With the future looking more promising for school trips to resume, teachers have spoken about how school visits and learning outside the classroom can help children after a disjointed time away.

Following a year of little structure and limited time in school due to the pandemic, some teachers are welcoming the idea of getting young people back out on school trips when the time is right.

Charlotte Mackle, educational visits coordinator (EVC) at St Margaret’s School in Halstead, Essex, said: “We think trips, particularly residentials, are going to play a key role in post Covid-19 recovery. Reconnecting with friends away from the home environment is going to help everyone who has been missing key social connections with peers.

“The benefits of visiting outdoor spaces is well documented to boost mental health. For children who have been at home for many months, visiting new places is going to be hugely exciting and beneficial.”

“There has never been a better time – or a more crucial time – to get children out in the world and looking at new things!”

“At St Margaret’s we are planning to do all we can to help our children to reconnect with the world and their friends when we come through this. There is certainly a huge opportunity here for outdoor learning to prove its value once and for all.”

Children relaxing in a teepee

Source: © Photopia Photography

According to Charlotte, visiting new places will be “hugely beneficial” for children after many months at home.

Matt Rosenthal, teacher at Southbank International School in Westminster, echoed comments around the importance of learning outside. He said: “I think learning and development takes place most when you are challenged, and at the margins of your comfort zone. School trips allow young people to safely work at those thresholds of comfort and give a point of reflection for learning for a long time after the trip has ended.”

An active approach

Nigel Miller, group managing director of Active Learning Group & chairman of Outlook Expeditions, which provide residential opportunities for young people, feels the school travel sector has been left in the dark.

“Prior to Covid-19, schools were encouraged to not only introduce, but rather showcase, all of the extracurricular and outdoor learning opportunities delivered by their school, with an added incentive for those doing it well.

“Unfortunately, outdoor learning is one of the sectors that has been largely forgotten during this pandemic, but we know how important school trips are to our young people’s social and emotional development as well as their education, so it’s vital they are put back on the academic calendar this year.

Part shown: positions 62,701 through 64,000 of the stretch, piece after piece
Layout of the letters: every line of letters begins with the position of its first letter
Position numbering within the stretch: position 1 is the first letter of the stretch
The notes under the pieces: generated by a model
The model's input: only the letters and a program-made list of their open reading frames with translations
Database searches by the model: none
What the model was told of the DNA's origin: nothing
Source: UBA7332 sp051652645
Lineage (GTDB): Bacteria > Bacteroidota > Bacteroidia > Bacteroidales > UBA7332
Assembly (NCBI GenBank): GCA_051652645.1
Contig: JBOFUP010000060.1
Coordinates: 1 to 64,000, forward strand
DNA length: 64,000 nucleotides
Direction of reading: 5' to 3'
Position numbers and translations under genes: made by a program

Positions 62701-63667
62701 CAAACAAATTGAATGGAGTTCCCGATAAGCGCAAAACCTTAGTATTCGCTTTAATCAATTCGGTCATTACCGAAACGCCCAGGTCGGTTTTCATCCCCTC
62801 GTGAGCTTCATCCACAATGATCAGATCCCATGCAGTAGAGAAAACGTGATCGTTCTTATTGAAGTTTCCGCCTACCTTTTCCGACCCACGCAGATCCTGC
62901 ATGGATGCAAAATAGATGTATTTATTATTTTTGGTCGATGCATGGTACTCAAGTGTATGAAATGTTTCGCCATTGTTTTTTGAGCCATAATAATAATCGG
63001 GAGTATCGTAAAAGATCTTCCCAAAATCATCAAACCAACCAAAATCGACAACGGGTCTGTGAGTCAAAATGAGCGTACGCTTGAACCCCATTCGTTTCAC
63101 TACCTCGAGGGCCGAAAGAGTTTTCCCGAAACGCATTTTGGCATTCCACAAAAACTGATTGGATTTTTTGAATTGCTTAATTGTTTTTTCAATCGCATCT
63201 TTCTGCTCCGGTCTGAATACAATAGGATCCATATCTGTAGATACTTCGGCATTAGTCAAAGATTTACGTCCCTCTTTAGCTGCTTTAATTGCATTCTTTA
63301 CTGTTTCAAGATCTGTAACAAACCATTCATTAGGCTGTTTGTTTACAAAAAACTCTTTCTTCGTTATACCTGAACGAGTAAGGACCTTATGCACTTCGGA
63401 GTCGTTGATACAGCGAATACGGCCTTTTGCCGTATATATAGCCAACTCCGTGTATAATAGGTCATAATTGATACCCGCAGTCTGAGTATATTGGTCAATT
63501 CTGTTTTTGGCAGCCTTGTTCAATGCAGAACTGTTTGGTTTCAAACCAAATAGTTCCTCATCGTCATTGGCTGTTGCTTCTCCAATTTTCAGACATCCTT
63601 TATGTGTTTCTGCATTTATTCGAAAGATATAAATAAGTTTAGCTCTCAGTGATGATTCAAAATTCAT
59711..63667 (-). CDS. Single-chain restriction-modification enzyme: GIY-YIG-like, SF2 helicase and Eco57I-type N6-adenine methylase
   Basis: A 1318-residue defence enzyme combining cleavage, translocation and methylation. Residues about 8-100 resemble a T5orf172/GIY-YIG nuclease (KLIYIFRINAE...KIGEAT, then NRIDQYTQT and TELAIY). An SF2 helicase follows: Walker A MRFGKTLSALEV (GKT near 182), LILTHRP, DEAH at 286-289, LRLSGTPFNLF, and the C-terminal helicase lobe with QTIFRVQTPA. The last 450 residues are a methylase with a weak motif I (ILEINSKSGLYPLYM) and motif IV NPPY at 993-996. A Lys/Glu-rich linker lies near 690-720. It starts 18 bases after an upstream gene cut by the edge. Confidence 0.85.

“The common driving force in all my education sector experience is the desire to inspire and support children to try something new, experience the joys of team building activities and to feel safe and empowered whilst working outside of their typical comfort zones.”

Staff at King’s School in Plymouth have also had their say, with a year 3 teacher commenting: “Post Covid-19, the opportunity to participate in school trips will offer children and young people the chance to return to normal activities outside of the constraints of lockdown.

“School trips, will facilitate a reintroduction to societal norms, values and expectations of social behaviours which has been lost due to the lack of social interaction.” 

Another year 5 teacher at the school added: “Ask any child what they remember about school – it is very likely to be school trips. Not only do they facilitate learning but they provide lifelong memories for children to share and reflect upon.

“Day trips bring learning to life, dressing up and experiences which hook the children in. Seeing something with your own eyes makes it more memorable and exciting to build upon.

“Residentials offer a whole host of benefits where children have the chance to shine in a different way. Who knew they could climb that high? Abseil so far? Help others make their beds so well? Social skills developed over a few days away, in a different environment, cannot be replicated in the classroom.

“Post Covid, residentials will be invaluable to rebuilding children’s confidence in the world outside of the school classroom. Safe, controlled and with familiar faces.”


Tomahawk throwing

Source: © Photopia Photography

Residentials offer children the chance to try new skills that cannot be replicated in the classroom.

Dan Wood, teacher at Prince’s Garden Prep School, London, agrees that educational visits are valuable, but also feels that having children back in a school environment is key. 

He said: “Just having pupils back in school to start off with is important for their wellbeing, and then being able to do the additional trips and fixtures will be huge in supporting pupils to return to a greater normal, and to develop more confidence with society having been through a tricky time.

“I also feel that in time being able to do school trips will allow our parents to have more confidence as well to visit public places. Children previously had so many opportunities to develop a global perspective which came to a halt with Covid-19 so it is important to pick back up these experiences to support their developments, and to ensure that they have positive memories of their time at school, not just online learning.”